As he prepared to leave for Myanmar today, United Nations Secretary-General Ban Ki-moon said he will do all he can to reinforce the immediate relief effort in the cyclone-devastated country and will also draw attention to the need for long-term reconstruction and development.
“I will do my utmost for the people of Myanmar,” Mr. Ban told reporters at UN Headquarters in New York. “I want to see the conditions under which relief teams are working and I intend to do all I can to reinforce their efforts in coordination with the Myanmar’s authorities and international aid agencies.”
Mr. Ban will arrive in Yangon, Myanmar, early Thursday morning and is set to tour the Irrawaddy delta area – the part of the country most affected by the cyclone. He said the UN had a functioning relief programme in place but cautioned that it is a “critical moment” for the country and said that so far aid workers had been able to reach only about 25 per cent of people in need in Myanmar. According to UN estimates, some 2.4 million people have been severely affected by Cyclone Nargis.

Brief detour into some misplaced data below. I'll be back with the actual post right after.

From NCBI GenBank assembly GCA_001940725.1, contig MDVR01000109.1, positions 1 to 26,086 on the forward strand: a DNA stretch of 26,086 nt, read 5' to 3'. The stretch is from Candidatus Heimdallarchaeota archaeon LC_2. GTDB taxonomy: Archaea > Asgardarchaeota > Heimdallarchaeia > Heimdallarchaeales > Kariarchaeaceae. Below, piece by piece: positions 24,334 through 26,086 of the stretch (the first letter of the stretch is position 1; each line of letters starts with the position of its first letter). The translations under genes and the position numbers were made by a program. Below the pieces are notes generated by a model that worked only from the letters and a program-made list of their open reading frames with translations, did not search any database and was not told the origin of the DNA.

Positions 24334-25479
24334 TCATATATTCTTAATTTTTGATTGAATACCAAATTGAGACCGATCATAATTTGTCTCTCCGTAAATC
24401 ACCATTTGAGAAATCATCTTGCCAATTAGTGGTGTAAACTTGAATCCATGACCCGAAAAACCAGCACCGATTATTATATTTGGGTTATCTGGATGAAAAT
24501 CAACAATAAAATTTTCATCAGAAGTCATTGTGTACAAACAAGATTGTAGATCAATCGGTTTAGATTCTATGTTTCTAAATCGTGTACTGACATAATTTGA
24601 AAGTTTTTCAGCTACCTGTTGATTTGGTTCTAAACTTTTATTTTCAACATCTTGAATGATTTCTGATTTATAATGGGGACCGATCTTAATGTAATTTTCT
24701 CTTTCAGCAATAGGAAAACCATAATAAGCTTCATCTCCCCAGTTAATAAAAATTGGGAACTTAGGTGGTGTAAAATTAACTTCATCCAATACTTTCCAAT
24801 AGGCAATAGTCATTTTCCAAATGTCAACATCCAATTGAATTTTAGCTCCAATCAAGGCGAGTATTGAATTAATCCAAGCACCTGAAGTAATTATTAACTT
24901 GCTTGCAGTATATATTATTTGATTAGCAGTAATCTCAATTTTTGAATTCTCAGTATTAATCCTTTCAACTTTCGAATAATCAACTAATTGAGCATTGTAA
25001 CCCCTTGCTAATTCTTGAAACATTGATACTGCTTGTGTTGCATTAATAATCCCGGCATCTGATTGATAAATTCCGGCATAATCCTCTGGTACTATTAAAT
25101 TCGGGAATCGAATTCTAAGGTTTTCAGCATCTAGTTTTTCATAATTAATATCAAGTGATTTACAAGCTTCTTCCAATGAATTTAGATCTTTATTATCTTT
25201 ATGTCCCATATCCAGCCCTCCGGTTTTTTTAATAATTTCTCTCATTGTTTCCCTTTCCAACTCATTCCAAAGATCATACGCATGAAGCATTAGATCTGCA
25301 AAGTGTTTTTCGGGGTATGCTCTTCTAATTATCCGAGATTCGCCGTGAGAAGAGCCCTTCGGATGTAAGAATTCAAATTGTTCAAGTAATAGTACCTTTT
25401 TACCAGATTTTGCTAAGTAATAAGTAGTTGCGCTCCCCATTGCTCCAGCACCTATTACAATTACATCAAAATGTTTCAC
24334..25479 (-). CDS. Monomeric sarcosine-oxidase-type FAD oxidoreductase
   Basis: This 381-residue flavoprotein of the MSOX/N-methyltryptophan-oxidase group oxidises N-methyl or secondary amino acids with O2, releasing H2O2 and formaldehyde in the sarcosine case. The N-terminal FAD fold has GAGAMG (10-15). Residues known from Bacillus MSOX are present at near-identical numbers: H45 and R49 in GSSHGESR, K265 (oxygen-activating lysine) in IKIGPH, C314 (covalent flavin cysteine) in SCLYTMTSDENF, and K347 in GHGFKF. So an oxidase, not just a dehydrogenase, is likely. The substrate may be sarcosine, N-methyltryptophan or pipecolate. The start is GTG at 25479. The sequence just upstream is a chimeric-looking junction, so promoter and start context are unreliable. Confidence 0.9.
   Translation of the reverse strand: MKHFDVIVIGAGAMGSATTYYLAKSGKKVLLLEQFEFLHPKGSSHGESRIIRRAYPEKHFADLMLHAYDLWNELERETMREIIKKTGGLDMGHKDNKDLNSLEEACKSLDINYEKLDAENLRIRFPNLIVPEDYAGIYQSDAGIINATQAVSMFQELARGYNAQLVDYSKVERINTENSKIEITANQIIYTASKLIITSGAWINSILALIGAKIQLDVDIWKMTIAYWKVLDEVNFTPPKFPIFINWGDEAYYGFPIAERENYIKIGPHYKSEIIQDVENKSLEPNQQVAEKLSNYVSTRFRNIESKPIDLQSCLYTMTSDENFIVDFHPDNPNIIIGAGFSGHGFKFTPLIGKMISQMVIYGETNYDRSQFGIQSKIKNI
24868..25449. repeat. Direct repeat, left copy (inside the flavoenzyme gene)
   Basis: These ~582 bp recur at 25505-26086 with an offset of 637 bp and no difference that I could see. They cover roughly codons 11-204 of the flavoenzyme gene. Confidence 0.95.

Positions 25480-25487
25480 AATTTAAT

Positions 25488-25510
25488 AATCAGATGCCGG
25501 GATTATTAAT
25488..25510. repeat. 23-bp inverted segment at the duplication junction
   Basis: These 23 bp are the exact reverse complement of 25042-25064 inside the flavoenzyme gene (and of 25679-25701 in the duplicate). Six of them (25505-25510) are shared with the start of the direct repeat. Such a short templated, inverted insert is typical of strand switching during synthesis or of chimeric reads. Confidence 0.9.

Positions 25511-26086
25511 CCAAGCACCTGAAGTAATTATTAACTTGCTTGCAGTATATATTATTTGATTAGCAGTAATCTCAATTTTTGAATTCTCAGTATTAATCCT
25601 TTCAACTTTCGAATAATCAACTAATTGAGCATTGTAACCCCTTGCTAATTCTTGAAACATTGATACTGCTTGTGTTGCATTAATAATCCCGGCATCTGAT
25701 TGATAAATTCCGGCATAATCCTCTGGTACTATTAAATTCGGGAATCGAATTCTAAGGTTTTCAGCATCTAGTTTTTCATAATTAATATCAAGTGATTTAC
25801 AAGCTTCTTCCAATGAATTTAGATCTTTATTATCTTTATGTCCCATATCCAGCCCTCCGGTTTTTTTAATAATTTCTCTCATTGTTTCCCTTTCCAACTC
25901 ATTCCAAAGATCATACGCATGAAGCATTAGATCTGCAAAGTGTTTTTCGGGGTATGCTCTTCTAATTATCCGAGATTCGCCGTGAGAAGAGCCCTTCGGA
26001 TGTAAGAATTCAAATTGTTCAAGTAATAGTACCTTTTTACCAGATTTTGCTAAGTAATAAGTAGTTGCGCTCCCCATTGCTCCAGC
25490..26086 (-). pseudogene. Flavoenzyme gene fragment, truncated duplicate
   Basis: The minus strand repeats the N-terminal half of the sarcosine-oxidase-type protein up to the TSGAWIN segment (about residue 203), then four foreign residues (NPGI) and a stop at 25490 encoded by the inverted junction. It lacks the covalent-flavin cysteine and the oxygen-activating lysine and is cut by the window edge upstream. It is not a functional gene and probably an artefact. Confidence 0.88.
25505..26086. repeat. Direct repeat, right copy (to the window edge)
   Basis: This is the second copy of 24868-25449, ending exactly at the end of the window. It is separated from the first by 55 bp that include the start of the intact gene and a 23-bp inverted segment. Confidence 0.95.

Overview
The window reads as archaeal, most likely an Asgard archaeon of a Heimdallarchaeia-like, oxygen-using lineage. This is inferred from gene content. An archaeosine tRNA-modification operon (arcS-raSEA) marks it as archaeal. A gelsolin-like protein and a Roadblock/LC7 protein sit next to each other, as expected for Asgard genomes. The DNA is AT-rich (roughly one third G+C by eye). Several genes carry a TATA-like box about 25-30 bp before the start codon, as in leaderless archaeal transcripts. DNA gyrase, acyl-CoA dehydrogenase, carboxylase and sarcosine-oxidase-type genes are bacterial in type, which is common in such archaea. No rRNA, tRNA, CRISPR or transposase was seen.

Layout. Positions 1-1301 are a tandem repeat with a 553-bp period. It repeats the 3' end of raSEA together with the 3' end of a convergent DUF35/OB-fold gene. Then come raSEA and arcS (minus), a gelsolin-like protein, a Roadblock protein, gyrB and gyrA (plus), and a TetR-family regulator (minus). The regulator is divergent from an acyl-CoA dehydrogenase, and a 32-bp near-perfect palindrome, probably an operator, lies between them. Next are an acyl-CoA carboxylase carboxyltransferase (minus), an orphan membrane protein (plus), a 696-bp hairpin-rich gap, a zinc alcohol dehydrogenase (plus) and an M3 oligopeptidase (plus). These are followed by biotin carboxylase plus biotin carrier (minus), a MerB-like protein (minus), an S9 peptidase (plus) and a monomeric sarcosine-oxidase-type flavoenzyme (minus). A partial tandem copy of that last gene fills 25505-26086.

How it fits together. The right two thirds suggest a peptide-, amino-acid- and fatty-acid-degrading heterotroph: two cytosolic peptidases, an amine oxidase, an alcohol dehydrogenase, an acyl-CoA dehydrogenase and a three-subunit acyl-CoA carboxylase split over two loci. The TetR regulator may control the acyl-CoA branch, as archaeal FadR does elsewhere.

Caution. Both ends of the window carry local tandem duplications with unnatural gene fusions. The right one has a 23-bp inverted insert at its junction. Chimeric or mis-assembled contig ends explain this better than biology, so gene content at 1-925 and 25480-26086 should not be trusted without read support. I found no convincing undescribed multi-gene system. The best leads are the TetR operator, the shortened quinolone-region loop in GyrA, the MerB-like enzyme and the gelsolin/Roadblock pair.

On Sunday, the Secretary-General will participate in a pledging conference co-sponsored by the Association of Southeast Asian Nations (ASEAN) to raise funds for the aid effort from international donors.
Mr. Ban said he was travelling to Myanmar to “demonstrate my sympathy to the people and Government at this time of crisis and challenge, and to see for myself the situation on the ground.” He described the disaster caused by the cyclone as “unprecedented in Myanmar’s history.”
The Secretary-General said he would coordinate closely with ASEAN and Myanmarese officials and said he was confident that relief efforts could be scaled up quickly. He added that the UN had received Government permission to operate nine World Food Programme (WFP) helicopters which would allow aid workers to reach areas that have so far been largely inaccessible.
Mr. Ban also stressed that the international community had to give thought to Myanmar’s long-term reconstruction and rehabilitation. He said that Cyclone Nargis had “devastated Myanmar’s agricultural heartland” and that it may already be too late for farmers to plant the next harvest. “In this sense the economic effects of the natural disaster that has struck Myanmar could be more severe and longer lasting than the 2004 tsunami,” he added.
Major relief efforts continue in Myanmar from the WFP, the UN Children’s Fund (UNICEF) and the World Health Organization (WHO), who among them have delivered food, medical supplies, shelter materials and water purification equipment, and have been monitoring for the outbreak of disease.